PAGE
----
WASHINGTON — Republican presidential candidate John McCain drew a sharp rebuke Monday from conservatives after he signaled an openness to higher payroll taxes for Social Security, contrary to previous vows not to raise taxes of any kind.
Speaking with reporters on his campaign bus July 9, he had cited a need to shore up Social Security, saying, "I cannot tell you what I would do, except to put everything on the table."
He went a step further Sunday with his response on a nationally televised talk show to a question about payroll tax increases.
"There is nothing that's off the table. I have my positions, and I'll articulate them. But nothing's off the table," McCain said. "I don't want tax increases. But that doesn't mean that anything is off the table."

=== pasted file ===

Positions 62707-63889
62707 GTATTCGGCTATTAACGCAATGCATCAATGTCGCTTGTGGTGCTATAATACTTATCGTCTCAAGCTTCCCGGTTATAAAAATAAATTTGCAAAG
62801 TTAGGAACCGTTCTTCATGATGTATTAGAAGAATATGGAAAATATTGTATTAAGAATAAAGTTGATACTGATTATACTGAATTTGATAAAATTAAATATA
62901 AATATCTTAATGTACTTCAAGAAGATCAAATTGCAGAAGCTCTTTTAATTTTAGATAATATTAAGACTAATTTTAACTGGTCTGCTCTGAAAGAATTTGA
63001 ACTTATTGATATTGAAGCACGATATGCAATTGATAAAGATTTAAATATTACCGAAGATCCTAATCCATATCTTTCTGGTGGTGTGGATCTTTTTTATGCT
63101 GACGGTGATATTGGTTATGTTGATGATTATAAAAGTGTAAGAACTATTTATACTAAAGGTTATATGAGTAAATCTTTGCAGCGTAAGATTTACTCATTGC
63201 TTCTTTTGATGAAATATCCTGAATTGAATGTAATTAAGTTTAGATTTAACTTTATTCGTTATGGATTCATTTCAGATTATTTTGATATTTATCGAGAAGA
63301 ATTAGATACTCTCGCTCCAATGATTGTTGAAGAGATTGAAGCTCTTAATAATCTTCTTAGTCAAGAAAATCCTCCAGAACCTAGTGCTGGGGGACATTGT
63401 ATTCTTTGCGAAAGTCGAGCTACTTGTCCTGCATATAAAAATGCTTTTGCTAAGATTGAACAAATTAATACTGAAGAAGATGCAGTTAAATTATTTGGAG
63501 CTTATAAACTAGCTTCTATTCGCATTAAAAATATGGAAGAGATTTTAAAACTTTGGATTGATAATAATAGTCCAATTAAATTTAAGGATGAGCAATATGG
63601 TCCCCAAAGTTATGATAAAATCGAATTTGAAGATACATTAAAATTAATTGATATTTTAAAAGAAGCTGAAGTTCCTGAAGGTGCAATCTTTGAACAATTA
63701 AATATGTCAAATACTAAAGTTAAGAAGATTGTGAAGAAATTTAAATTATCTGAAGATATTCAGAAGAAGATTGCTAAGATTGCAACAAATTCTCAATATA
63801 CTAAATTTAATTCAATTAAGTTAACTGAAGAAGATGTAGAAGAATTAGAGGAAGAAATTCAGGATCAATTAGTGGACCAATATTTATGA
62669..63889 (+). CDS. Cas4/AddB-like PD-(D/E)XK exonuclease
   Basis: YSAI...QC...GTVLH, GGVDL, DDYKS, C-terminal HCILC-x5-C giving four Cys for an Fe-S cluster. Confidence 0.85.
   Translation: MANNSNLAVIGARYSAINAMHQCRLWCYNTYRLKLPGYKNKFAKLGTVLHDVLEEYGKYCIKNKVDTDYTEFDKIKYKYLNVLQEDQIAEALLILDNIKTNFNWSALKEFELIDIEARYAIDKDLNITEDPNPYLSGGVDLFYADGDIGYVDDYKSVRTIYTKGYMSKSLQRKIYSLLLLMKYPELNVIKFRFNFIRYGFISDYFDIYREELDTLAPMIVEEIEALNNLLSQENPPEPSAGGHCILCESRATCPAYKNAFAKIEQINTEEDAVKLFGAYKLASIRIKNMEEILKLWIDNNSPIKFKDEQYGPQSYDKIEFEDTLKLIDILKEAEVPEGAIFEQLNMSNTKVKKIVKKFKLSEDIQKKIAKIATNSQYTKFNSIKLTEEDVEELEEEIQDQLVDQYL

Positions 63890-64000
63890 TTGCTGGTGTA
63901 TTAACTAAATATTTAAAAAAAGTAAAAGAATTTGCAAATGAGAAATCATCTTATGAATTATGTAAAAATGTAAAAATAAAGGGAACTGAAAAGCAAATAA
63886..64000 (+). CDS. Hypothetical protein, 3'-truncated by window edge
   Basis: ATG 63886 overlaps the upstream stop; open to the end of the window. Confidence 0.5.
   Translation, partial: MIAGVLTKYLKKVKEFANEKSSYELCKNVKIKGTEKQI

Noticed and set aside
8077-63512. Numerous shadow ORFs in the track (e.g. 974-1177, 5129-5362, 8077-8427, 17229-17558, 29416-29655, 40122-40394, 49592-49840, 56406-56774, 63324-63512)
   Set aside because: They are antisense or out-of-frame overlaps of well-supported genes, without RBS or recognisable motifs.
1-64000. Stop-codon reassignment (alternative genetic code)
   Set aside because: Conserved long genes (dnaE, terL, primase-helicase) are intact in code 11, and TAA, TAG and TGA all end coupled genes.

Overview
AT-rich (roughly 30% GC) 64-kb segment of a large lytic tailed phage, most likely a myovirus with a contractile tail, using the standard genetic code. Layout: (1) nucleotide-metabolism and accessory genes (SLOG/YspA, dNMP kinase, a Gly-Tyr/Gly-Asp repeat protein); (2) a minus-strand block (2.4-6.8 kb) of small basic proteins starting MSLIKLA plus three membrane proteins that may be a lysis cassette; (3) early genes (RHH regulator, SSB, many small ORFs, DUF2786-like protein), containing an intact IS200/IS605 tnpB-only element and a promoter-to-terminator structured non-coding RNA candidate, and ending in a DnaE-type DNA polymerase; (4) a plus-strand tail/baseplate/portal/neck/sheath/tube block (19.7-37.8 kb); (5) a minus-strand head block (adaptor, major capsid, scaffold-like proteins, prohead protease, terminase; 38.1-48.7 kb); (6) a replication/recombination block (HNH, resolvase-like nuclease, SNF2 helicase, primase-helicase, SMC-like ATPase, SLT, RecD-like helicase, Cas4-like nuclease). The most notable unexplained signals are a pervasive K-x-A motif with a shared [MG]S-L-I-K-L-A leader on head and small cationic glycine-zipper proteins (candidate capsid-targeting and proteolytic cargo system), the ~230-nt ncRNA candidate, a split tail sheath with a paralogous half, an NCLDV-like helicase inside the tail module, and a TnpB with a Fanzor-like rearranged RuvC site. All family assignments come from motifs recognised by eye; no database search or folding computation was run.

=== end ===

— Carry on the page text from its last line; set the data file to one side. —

That comment drew a strong response Monday from the Club for Growth, a Washington anti-tax group.
In a letter to the Arizona senator, the group called his comments "shocking because you have been adamant in your opposition to raising taxes under any circumstances."
At a July 7 town hall meeting in Denver, McCain said voters faced a stark choice between him and his Democratic rival, Barack Obama.
"Sen. Obama will raise your taxes," McCain said. "I won't."
In a March 16 interview with Fox News' Sean Hannity, McCain said he would cut taxes where possible and would not raise them.
"Do you mean none?" Hannity asked.
"None," McCain replied.